People entering recovery need ongoing care and social supports. But too often, there aren’t enough trustworthy resources and high-quality programs available to the people who need them. States must address this head-on in order to foster recovery-friendly communities and help everyday Americans achieve a happy, healthy life after addiction.
Here are six concrete ways that states can support and encourage recovery:
- Develop certification requirements to establish guidelines for individuals who provide peer supports, and ensure coverage and adequate reimbursement of peer support services. As recently as 2015, only 14 states cover some form of peer support services under Medicaid.
- Certify recovery housing and support services to reduce fraudulent and exploitative actors and ensure a successful transition from treatment to long-term recovery.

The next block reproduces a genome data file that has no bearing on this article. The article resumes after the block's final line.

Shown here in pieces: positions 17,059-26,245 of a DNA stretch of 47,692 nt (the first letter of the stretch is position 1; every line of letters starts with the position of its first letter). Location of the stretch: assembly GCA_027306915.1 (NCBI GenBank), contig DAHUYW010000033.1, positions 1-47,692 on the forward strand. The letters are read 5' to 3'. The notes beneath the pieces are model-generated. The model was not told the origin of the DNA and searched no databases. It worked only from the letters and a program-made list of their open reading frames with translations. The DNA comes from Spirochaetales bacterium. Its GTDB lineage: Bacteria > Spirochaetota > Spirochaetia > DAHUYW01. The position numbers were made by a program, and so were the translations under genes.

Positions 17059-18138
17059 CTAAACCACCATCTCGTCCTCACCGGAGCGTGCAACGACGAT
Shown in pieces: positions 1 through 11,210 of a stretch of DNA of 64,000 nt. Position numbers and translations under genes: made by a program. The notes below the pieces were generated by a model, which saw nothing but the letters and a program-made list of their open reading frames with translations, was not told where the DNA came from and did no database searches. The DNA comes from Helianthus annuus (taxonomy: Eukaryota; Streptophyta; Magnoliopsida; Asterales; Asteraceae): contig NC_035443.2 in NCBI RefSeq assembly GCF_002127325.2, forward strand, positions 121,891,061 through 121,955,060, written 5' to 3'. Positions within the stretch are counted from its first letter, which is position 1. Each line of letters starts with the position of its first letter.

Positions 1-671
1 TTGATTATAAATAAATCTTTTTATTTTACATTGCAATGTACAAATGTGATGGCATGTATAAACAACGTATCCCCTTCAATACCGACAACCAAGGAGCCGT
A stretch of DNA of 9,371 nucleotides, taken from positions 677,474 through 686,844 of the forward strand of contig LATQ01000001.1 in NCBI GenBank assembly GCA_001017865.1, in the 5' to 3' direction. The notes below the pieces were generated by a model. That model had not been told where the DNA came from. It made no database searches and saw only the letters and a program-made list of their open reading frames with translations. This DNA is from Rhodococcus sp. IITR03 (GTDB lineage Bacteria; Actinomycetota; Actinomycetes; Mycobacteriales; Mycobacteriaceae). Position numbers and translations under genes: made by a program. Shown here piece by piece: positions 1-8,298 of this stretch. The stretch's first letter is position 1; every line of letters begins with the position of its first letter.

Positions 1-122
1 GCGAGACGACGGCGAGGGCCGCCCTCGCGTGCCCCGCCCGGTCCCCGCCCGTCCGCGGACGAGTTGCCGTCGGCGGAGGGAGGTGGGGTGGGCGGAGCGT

- Create permanent supportive housing to provide stability for individuals in recovery who are homeless or have inadequate housing.
- Participate in federal programs, including those piloted by the United States Department of Agriculture (USDA), to provide transitional housing to individuals in recovery.
- Support recovery high schools and colleges, which promote abstinence and help support students in their recovery. According to the Association of Recovery Schools, as of August 2017, there are 40 recovery schools in 15 states in the United States.
- Provide recovery support services for parents involved with the child welfare system.